The Ministry of Education (MOE) has issued provisional measures for imposing administrative penalties for illegal off-campus tutoring. The penalty provisions came about two years after China's most stringent measures to relieve students' burden, dubbed the "double reduction."
The aim is to strengthen the regulation of off-campus tutoring and make it a useful supplement to school education. This penalty provision will restrict off-campus tutoring violations, in order to create a good environment for the growth of students, according to the MOE.
The measures set out the general requirements for administrative penalties for illegal off-campus tutoring operated by any person or organization that is offered to preschool children over 3 years of age, and primary and secondary school students, according to the MOE.
It stipulates that administrative penalties shall be imposed by the competent authorities and makes provisions for the jurisdiction of offline and online off-campus tutoring.
The administrative penalties include warnings, fines, confiscation of illegal income, revocation of licenses, and restrictions on practicing. The maximum fine is 100,000 yuan ($13,712).
Some violations will result in heavier penalties, including off-campus tutoring offenses that are repeated within two years after the previous offense was dealt with, as well as off-campus tutoring by teachers at primary or secondary schools.
At the same time, off-campus tutoring institutions organizing unauthorized social competitions for pre-school children, primary and secondary school students will also be subject to administrative penalties.
The measures also require authorities in charge of off-campus tutoring to set up a law enforcement monitoring system to strengthen supervision of abuses and violations during the penalty process.
The measures will come into effect on October 15.
The slew of measures to ease the burden and anxiety for students and parents alike were introduced in July 2021. Dubbed the "double reduction policy," the aim is a reduction in homework and in time spent in extra-curricular classes or after-school private tutoring.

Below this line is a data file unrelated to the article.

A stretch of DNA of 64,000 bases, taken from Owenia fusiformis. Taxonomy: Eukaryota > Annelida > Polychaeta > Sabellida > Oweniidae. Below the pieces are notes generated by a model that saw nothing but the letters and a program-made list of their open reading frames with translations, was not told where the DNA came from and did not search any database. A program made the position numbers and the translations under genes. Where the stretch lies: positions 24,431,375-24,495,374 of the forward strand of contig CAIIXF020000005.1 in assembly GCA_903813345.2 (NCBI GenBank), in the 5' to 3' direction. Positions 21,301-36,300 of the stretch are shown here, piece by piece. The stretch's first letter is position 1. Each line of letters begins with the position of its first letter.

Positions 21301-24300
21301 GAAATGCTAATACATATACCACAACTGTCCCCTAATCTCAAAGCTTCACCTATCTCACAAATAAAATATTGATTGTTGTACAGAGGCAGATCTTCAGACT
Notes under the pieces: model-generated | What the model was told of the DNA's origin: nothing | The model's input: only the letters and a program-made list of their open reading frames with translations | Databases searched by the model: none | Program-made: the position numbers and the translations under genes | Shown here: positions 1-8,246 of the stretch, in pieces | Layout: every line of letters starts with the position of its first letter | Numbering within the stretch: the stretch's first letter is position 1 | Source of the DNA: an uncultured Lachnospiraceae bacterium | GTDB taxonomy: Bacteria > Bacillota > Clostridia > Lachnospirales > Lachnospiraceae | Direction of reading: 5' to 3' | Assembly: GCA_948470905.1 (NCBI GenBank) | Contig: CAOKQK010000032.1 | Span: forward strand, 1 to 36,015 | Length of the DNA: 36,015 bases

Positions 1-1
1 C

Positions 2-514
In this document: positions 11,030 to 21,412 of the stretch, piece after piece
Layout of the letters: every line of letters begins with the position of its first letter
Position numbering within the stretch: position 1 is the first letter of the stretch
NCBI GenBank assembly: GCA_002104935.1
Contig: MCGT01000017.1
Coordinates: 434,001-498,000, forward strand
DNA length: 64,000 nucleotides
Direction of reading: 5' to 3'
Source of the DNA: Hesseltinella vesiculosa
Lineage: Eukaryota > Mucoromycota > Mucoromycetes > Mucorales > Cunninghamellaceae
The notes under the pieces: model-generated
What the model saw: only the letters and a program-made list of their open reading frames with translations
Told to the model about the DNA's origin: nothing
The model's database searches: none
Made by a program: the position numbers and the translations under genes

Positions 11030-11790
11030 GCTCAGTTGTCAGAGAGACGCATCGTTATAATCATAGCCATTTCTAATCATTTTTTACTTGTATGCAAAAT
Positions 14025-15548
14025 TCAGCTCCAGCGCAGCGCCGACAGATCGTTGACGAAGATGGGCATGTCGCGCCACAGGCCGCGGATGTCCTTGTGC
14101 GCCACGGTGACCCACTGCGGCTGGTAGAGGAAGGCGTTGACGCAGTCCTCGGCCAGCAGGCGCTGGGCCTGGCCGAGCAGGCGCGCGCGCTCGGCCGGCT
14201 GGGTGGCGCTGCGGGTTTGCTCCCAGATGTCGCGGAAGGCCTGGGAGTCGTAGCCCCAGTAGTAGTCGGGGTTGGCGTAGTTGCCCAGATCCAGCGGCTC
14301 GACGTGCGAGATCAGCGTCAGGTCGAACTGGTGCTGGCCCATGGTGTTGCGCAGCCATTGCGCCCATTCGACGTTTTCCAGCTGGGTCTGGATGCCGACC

In the two years since the implementation of the "double reduction" policy, the governance of off-campus tutoring has achieved some progress, but problems such as hidden organization of off-campus tutoring still exist. There is an urgent need to improve the legal system for off-campus tutoring to ensure that the "double-reduction" policy continues to be effective, an MOE spokesperson said Tuesday.
At the same time, the general public has also called for the introduction of administrative penalties in the field of off-campus tutoring as soon as possible, to strengthen and standardize the work of administrative penalties for off-campus tutoring, and to deepen the governance of off-campus tutoring through the rule of law, according to the spokesperson.
To improve the quality of the legislation, the MOE set up a special working team and conducted field research in many places, while openly soliciting opinions from the community, the spokesperson said.
The MOE also emphasized that people who have been deprived of their political rights or who have been sentenced to a prison term for intentional crimes are not allowed to be employed as off-campus tutoring practitioners.
Earlier in August, New Oriental, a well-known after-school tutoring service, was accused by a social media influencer of violating the "double reduction" policy, prompting an investigation by the Hangzhou educational authorities. Operations at all of the company's branches were later suspended, according to media reports.
Over the past two years, the effectiveness of the "double reduction" policy has been remarkable, especially in the management of off-campus tutoring services. But reducing the educational burden is also a long-term battle, observers noted. In addition to the introduction of applicable penalties, various departments should also be committed to continuously expanding and optimizing after-school services.
Relevant departments should take the "double reduction" as an opportunity to push the overall reform of basic education, promote the return of education to the essence of nurturing, build comprehensive development of the education system, promote educational fairness, and reshape the education ecology in China, an editorial in Chinese newspaper Shaanxi Daily said on Tuesday.